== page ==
Vets who are getting smaller GI Bill benefit payments than they are due because of the Department of Veterans Affairs' 50-year-old computer system will be made whole, VA officials said.
The announcement represents a sudden reversal by the government agency.
At a hearing Thursday on Capitol Hill, VA undersecretary Paul Lawrence said the agency has no plans to retroactively pay shortchanged GI Bill recipients, according to Stars & Stripes.
He acknowledged that only after the question had been asked repeatedly by multiple House lawmakers, the paper reported.
Later in the afternoon however, VA Secretary Robert Wilkie issued a statement reversing course.
“To clear up any confusion, I want to make clear that each and every post-9/11 GI Bill beneficiary will be made 100 percent whole – retroactively if need be – for their housing benefits for this academic year based on Forever GI Bill rates, not on post-9/11 GI Bill rates, Wilkie said.
A House Veterans Affairs Committee spokeswoman said the lawmakers were pleased with Wilkie’s announced, NBC News reported.
“The Secretary’s new statement is unambiguous and we believe that VA has every intention to ensure that all student veterans are paid in full what they deserve in accordance with the law," she said.
Fox News reported two weeks ago that the VA's antiquated computer system had resulted in 895 GI Bill recipients waiting longer than two months for their payments and that 60,000 claims remaining to be processed.
VA officials said it hasn't upgraded its computer system due to funds, but a House VA committee spokeswoman said the VA had been allocated $30 million to improve the systemr, The Washington Post reported Nov. 15.
Last year, President Trump signed off on the biggest boost in GI benefits in a decade, but the legislation did not fully take into account the additional time needed to upgrade VA's aging IT systems in order to process claims, according to the Associated Press. The expanded benefits took effect this fall.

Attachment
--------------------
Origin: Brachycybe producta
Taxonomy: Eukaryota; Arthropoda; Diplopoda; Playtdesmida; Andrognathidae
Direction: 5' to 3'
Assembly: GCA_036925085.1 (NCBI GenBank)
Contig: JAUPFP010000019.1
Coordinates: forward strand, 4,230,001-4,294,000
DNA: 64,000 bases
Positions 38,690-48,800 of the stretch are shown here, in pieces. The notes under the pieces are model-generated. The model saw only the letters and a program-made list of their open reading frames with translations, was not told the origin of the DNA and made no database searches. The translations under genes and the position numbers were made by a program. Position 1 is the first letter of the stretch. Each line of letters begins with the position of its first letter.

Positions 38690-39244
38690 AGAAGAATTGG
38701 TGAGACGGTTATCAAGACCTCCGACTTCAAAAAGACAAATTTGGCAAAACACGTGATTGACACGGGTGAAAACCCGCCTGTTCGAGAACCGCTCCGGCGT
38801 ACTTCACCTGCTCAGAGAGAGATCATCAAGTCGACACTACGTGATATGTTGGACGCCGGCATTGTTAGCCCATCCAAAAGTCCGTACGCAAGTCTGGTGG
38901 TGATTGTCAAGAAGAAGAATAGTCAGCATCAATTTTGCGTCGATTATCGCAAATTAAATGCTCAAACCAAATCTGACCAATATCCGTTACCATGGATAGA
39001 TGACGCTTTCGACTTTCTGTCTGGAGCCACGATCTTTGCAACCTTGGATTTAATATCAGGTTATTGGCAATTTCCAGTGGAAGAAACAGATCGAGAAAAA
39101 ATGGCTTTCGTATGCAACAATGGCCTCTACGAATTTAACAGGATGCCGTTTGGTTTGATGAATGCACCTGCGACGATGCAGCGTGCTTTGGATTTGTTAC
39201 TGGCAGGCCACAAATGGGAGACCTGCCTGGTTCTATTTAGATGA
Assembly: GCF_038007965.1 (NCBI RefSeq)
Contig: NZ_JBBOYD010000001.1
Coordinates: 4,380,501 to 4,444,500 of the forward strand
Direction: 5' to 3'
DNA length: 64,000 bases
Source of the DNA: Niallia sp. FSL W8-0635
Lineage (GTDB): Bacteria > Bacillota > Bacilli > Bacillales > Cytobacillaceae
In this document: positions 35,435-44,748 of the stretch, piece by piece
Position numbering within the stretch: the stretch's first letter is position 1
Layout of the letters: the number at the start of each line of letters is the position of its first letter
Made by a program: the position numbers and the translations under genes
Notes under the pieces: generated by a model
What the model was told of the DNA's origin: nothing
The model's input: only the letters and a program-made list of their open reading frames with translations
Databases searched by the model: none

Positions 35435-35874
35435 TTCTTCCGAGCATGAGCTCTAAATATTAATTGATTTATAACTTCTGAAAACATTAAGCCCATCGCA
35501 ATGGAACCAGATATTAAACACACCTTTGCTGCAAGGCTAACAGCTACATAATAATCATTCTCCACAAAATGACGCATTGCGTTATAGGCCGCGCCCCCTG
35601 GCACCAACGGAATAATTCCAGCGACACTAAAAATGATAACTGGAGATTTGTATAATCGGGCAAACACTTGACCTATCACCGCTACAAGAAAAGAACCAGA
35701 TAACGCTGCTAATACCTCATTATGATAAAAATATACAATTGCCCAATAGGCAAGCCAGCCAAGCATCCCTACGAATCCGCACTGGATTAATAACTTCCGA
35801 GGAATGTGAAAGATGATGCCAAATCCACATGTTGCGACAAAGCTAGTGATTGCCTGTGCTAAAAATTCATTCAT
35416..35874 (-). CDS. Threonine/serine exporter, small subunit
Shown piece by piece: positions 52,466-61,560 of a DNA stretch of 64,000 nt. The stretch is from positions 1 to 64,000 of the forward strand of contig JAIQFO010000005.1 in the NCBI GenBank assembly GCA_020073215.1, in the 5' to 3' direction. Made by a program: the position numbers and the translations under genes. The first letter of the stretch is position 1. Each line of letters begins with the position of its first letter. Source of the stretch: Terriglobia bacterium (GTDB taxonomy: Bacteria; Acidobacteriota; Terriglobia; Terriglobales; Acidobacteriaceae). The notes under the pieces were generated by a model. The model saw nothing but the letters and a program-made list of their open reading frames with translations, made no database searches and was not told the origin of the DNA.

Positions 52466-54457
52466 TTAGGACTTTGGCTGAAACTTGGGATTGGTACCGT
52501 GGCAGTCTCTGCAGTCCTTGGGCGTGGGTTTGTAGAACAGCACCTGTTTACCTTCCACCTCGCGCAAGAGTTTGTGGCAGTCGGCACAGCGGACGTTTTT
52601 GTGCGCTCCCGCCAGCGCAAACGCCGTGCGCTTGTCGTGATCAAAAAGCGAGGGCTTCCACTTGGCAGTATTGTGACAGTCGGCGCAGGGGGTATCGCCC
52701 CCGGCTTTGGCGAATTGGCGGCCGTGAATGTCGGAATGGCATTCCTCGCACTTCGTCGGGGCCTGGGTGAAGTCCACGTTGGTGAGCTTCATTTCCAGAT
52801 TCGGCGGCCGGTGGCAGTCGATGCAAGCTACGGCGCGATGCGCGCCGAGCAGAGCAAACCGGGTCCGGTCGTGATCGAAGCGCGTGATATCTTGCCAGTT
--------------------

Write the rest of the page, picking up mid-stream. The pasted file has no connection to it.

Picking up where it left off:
Among the GI Bill changes was a provision that offered monthly housing stipends to veterans based on the ZIP codes of the campus where they attend the most classes, rather than defaulting to the main campuses. That meant a change to the IT systems for hundreds of thousands of GI Bill recipients.
Student vets at Wichita State University just want to know what’s going on, KAKE-TV reported.
"Saying that those that....may have been overpaid were not getting any reduction, I can kind of understand," said one student vet Michael Bearth, who served in the Marines. "But to not afford the same respect to those who are underpaid is kind of off-putting to me."
Retired Army Lt. Col. Larry Burks, Sr, head of Wichita State's Military and Veterans Services Office, told the station that the GI Bill payments are something that is owed to veterans by the government for their service.
“And it is not our student veterans' fault that the system is not working, it is the government's fault that the system is not working,” he said.
The Associated Press contributed to this report.